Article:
2008, PG-13, 102 min. Directed by Steven Brill. Starring Owen Wilson, Leslie Mann, Danny McBride, Josh Peck, Troy Gentile, Nate Hartley, David Dorfman, Alex Frost.
REVIEWED By Marc Savlov, Fri., March 21, 2008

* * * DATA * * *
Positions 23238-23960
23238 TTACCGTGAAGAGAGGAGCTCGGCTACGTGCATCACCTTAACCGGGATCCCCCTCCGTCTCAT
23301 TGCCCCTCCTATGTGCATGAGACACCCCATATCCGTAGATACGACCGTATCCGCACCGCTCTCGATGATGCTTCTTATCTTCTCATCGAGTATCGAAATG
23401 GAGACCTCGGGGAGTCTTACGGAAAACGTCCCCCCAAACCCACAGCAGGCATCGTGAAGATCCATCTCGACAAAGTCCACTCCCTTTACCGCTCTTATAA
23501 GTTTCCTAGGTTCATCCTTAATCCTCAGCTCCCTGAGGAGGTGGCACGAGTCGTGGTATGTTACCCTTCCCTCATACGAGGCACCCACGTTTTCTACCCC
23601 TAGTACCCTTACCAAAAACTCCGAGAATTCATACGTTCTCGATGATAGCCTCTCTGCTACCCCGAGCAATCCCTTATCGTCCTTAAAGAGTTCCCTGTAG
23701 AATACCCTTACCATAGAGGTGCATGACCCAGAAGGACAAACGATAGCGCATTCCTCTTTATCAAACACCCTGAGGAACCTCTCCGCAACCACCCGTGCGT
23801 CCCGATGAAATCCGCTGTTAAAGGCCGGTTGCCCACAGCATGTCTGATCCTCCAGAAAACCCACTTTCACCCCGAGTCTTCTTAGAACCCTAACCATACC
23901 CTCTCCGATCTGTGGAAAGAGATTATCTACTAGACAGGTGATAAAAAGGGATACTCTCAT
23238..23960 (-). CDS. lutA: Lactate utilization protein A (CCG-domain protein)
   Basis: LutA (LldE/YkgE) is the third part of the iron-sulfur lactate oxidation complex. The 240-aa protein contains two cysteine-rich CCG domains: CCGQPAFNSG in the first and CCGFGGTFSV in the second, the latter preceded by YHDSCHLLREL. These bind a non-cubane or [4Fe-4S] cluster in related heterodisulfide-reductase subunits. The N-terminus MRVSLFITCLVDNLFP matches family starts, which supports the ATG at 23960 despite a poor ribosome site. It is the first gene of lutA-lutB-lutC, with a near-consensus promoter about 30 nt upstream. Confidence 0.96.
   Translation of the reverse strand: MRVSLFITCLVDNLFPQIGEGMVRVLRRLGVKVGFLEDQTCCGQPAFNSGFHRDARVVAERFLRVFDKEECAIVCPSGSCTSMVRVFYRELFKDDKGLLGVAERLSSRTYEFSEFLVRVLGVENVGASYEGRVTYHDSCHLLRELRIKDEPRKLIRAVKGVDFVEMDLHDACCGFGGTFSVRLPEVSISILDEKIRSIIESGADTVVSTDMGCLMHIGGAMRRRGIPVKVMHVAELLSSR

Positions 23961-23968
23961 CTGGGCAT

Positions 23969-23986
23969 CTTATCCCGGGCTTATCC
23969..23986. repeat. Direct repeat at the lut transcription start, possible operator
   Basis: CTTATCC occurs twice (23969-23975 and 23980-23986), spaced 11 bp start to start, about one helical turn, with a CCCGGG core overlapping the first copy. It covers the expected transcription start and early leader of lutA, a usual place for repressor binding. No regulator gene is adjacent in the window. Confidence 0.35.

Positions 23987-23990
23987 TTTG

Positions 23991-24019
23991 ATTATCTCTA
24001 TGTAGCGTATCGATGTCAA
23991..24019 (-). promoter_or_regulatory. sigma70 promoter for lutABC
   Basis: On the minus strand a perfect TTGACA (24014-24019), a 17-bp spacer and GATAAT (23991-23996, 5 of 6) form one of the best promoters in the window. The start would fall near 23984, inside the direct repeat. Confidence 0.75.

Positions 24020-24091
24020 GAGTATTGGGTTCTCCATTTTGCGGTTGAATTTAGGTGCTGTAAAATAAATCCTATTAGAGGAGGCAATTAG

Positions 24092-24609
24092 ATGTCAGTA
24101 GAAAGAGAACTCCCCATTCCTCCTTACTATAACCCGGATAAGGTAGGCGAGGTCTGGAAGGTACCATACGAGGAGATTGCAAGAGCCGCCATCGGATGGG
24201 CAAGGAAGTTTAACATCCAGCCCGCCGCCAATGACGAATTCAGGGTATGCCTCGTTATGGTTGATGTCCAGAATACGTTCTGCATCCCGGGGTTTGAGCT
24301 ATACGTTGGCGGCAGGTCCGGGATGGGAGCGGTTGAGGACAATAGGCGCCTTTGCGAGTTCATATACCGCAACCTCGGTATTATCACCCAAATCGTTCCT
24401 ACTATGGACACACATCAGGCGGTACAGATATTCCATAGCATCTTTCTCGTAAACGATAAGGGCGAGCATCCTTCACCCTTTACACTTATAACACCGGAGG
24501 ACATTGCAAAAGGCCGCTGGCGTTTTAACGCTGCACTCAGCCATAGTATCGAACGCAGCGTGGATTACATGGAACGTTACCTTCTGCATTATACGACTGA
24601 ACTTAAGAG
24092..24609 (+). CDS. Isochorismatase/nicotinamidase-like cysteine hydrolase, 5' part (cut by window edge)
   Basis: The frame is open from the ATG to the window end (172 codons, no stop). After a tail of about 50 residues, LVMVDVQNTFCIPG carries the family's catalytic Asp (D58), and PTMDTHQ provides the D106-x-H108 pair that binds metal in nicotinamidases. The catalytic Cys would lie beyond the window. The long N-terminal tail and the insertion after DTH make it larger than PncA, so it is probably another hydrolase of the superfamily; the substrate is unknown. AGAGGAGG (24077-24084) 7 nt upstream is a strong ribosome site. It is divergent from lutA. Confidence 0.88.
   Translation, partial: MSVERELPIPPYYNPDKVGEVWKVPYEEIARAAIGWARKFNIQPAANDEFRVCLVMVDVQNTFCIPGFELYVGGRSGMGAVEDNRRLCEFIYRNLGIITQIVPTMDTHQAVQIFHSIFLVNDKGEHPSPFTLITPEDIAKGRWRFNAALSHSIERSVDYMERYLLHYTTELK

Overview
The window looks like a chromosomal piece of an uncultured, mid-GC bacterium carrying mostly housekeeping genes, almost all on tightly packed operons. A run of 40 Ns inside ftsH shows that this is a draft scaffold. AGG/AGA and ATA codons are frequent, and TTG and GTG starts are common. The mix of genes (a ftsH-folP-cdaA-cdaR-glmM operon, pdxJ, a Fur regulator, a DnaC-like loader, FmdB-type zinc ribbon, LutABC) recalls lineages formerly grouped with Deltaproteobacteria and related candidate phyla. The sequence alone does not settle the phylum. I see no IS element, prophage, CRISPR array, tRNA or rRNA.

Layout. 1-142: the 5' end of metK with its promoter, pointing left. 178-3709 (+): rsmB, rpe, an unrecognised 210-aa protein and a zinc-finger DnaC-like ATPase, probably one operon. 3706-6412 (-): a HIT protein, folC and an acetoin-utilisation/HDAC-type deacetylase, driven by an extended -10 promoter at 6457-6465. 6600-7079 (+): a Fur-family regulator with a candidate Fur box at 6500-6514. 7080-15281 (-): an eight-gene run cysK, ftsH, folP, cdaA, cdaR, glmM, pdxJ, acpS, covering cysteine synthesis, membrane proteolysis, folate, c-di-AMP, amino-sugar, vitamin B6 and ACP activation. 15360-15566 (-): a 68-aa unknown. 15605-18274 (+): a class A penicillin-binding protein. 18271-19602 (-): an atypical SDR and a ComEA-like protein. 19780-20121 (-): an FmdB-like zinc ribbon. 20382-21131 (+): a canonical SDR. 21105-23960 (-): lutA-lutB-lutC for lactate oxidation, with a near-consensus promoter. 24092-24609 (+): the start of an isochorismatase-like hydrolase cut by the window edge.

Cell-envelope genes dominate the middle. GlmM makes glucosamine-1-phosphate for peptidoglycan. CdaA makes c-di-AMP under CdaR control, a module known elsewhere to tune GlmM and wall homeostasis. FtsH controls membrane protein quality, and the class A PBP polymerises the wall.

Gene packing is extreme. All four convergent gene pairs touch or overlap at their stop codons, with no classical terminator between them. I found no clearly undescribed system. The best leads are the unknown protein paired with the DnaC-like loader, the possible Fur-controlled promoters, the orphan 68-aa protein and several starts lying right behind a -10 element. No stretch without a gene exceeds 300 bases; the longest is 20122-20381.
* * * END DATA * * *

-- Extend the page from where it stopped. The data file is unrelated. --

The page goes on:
Much to my dismay, this is not an unauthorized sequel to Abel Ferrara's 1979 East Village art-world freak-out, Driller Killer. This is instead a dispiritingly mediocre tweener comedy from some very talented people who appear to be experiencing a delayed sophomore slump. With Judd Apatow's (Knocked Up) name hovering comedy-god-like over the titles and Seth Rogen (Superbad) credited as co-writer – not to mention the dependably dopey Owen Wilson as the titular borer du jour – you'd expect the laffs to positively gush forth like blue jokes ’n’ booze issuing from the maw of Buddy Hackett. Nuh-uh. Drillbit Taylor is a strange hybrid of Apatow's über-cool TV series Freaks and Geeks and 1980s My Bodyguard, a cool albeit little-seen film scripted by Children Shouldn't Play With Dead Things scribe Alan Ormsby. Drillbit Taylor is such an obvious rehashing of old ideas and laugh lines that it borders on the insulting. Hartley, Gentile, and Dorfman play Wade, Ryan ("T-Dawg" to his friends), and Emmit, a trio of freshman high schoolers who hire Wilson's ostensibly ex-Army maniac to protect them from local bully Filkins (Frost). These school misfits are the doppelgängers of Freaks and Geeks lead characters Sam, Neal, and Bill, right down to their skinny/fat/hypergeek physiognomies, and Frost's bully boy is patterned after every school-yard thug ever created, up to and including Matt Dillon's turn in My Bodyguard. Apatow and Rogen should note for future reference that stealing from the best doesn't count for squat if you're the best in the first place, although Wilson does get some juicy throwaway lines, as when he asks his young charges to look deep into his thousand-yard-staring eyes and then quotes blade-running Rutger Hauer: "I've seen things you wouldn't believe … attack ships on fire off the shoulder of Orion, C-beams glittering in the dark near the Tannhauser Gate." Coming from beneath Wilson's crooked schnoz and endless-summer hairstyle, it's one joke in a million, but it's also virtually the only one that works.